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Time for a Flat Tax

Time for a Flat Tax

David Wilson protests with other anti-tax demonstrators against proposed legislation that would impose a Tennessee income tax May 22, 2002, at the Tennessee State Capitol in Nashville. The House rejected a 4.5 percent flat rate income tax and sent it back to the committee despite efforts by House Speaker Jimmy Naifeh to get the bill passed. (Rusty Russell/Getty Images)

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Thursday, 06 October 2016 11:54 AM Current | Bio | Archive

In the 1980’s, when the Internal Revenue Service put a levy on my bank account and seized my property to the point that I couldn’t pay my bills, their rationale was that I owed $20,000, though I made and was taxed on my income of less than $50,000, for the year in question.

I realized then that the tax system is too complicated and impossible for the average person to understand or have access to the thousands of pages of applicable regulations without tax lawyers and accountants on retainer. For a long time it cost me $1,500 per year to prevent a recurrence of these problems, but also to understand that unfortunately the IRS wasn’t my friend or necessarily there to help me.

Certain categories of people are routinely targeted for audit, including doctors and business people like Donald Trump. The assumption seems to be that we are all evil-doers.

No one wants to pay more taxes at the state and federal level than the law requires, especially given that we also pay automobile, sales, property, business, and a myriad of other taxes, as well as for licenses of every description.

The allowances for people who don’t take a standard deduction can be phenomenal if one is willing to get professional help in doing the forms. Even Bill Clinton deducted the donation of his used underwear to charity.

There is no law that says a presidential candidate must release his tax returns or can’t be allowed to shield his educational transcripts as did President Obama. There is a law which prevents the disclosure of tax information without the consent of the filer unless the return is at issue before a public court (which isn’t the same as a public fracas).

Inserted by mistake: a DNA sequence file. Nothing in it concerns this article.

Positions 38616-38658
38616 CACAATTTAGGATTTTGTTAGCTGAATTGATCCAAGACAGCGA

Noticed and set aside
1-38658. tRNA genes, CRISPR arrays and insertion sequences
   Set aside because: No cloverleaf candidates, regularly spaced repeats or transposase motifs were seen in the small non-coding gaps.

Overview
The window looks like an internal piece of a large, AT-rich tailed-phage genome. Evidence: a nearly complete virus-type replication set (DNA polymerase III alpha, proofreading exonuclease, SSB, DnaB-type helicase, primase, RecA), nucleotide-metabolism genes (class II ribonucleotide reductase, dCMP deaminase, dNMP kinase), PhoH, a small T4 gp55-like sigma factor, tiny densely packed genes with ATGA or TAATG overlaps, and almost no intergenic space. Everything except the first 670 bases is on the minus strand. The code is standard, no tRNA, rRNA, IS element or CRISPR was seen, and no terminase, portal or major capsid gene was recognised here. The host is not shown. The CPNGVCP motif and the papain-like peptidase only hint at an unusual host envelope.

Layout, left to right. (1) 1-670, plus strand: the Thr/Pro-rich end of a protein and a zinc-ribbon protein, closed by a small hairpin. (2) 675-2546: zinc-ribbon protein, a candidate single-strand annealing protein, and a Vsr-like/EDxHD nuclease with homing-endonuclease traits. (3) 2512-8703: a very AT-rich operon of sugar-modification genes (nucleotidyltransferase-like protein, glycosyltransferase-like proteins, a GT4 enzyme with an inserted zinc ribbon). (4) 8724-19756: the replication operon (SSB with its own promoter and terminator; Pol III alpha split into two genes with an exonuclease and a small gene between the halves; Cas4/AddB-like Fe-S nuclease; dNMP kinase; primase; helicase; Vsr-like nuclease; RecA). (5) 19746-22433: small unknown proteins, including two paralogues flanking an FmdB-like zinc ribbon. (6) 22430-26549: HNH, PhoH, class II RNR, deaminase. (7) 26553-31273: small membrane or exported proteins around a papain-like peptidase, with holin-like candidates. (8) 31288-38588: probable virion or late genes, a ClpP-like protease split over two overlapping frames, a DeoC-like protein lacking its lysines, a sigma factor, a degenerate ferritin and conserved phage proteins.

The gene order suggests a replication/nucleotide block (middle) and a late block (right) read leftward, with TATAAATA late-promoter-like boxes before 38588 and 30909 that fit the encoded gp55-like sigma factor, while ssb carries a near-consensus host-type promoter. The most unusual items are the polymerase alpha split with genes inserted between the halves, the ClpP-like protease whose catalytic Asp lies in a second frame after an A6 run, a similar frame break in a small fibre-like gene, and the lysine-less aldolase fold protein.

Does The New York Times have the right to violate a person’s confidential information? Do we allow presidential candidates to protect their health information depending solely on scripted physician summaries, or should such be submitted to a physician review panel as is done in football for concussion protocols?

Several presidents tried to continue in office while not being functional. They were there in name only. Edith Wilson hid Woodrow Wilson’s severe illness which led to the 25th Constitutional Amendment establishing presidential succession in the event of incapacitation of the comThe United States Constitution only requires three things of presidential candidates:

• Be 35 years of age

• Reside within the nation for 14 years

• Be a natural born citizen, which is not well defined

Taxes are a heinous pox to liberty in a free society; yet a necessary evil to pay for the goods and services being demanded by a citizenry insisting upon more services than they are personally willing to finance.

Former British Prime Minister Margaret Thatcher declared that socialism, which is where we are heading full steam ahead, is only good as long as we don’t run out of other people’s money to finance it.

A democracy must believe in representation where all contribute equally/proportionately such as a flat tax might do. In allowing all members of society to contribute proportionately, none can then claim special privileges based on the assumption of a larger share of the debt burden. A 25 percent flat tax on income without deductions might knock some sense in our heads about holding up one's end on the freedom train. We may not have built it but Lord knows we will pay for it, now or later, for the price of freedom isn’t free.

Dr. Ada M. Fisher was the first black woman to serve as the Republican National Committeewoman. She was a candidate for the U.S. Senate from North Carolina, a candidate for U.S. Congress, and a candidate for the North Carolina House of Representatives. She is the author of "Common Sense Conservative Prescriptions Solutions for What Ails Us, Book I." For more of her reports, Go Here Now.

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AdaFisher
In the 1980’s when the Internal Revenue Service put a levy on my bank account and seized my property to the point that I couldn’t pay my bills, their rationale was that I owed $20,000 though I made and was taxed on my income of less than $50,000 for the year in question.
flat, tax, constitution, candidates
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2016-54-06
Thursday, 06 October 2016 11:54 AM
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